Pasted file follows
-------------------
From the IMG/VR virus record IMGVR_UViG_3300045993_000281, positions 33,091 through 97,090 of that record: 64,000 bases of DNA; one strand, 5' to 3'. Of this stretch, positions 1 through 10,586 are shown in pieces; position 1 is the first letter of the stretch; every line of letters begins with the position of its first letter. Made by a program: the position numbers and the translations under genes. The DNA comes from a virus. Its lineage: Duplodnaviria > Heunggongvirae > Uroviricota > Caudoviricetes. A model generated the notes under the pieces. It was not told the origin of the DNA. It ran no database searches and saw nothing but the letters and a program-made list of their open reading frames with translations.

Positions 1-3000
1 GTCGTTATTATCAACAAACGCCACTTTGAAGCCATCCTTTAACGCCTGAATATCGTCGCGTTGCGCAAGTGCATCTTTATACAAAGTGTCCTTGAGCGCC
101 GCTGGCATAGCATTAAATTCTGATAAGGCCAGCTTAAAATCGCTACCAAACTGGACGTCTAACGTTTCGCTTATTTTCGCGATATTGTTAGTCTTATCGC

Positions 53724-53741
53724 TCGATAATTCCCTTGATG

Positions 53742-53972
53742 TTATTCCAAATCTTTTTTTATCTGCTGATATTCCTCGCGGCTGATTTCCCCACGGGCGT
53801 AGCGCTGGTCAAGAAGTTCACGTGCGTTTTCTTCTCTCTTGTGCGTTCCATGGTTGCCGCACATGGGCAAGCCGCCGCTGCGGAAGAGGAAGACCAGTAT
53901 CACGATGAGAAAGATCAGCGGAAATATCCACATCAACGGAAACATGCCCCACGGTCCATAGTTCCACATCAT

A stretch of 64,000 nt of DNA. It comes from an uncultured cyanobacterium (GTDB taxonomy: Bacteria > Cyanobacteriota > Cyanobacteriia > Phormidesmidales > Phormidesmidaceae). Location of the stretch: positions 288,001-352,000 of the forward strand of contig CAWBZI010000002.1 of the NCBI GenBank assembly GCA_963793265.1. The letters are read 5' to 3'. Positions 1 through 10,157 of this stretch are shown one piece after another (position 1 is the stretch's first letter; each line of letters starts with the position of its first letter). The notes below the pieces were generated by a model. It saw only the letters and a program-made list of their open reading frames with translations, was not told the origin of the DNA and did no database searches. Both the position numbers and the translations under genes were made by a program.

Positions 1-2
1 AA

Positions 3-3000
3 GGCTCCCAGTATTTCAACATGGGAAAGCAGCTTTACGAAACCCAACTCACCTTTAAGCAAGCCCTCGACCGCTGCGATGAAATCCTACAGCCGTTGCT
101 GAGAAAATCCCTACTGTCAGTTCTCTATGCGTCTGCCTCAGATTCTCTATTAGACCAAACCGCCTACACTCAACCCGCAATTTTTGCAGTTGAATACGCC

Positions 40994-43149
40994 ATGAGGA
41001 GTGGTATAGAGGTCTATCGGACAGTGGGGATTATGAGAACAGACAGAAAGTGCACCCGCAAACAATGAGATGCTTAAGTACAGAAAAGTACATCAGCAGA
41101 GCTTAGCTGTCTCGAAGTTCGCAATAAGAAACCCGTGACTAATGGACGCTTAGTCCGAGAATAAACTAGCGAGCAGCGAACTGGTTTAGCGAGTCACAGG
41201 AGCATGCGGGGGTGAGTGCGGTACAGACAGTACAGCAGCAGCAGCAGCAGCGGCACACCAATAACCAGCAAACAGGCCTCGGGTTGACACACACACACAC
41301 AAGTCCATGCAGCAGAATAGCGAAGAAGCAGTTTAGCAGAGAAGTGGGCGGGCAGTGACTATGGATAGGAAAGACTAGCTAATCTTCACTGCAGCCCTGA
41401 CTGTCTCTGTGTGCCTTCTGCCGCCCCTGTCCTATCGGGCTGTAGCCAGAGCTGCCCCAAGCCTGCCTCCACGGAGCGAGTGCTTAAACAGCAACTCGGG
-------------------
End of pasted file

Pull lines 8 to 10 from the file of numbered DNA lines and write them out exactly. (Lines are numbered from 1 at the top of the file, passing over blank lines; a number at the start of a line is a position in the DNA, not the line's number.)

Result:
53742 TTATTCCAAATCTTTTTTTATCTGCTGATATTCCTCGCGGCTGATTTCCCCACGGGCGT
53801 AGCGCTGGTCAAGAAGTTCACGTGCGTTTTCTTCTCTCTTGTGCGTTCCATGGTTGCCGCACATGGGCAAGCCGCCGCTGCGGAAGAGGAAGACCAGTAT
53901 CACGATGAGAAAGATCAGCGGAAATATCCACATCAACGGAAACATGCCCCACGGTCCATAGTTCCACATCAT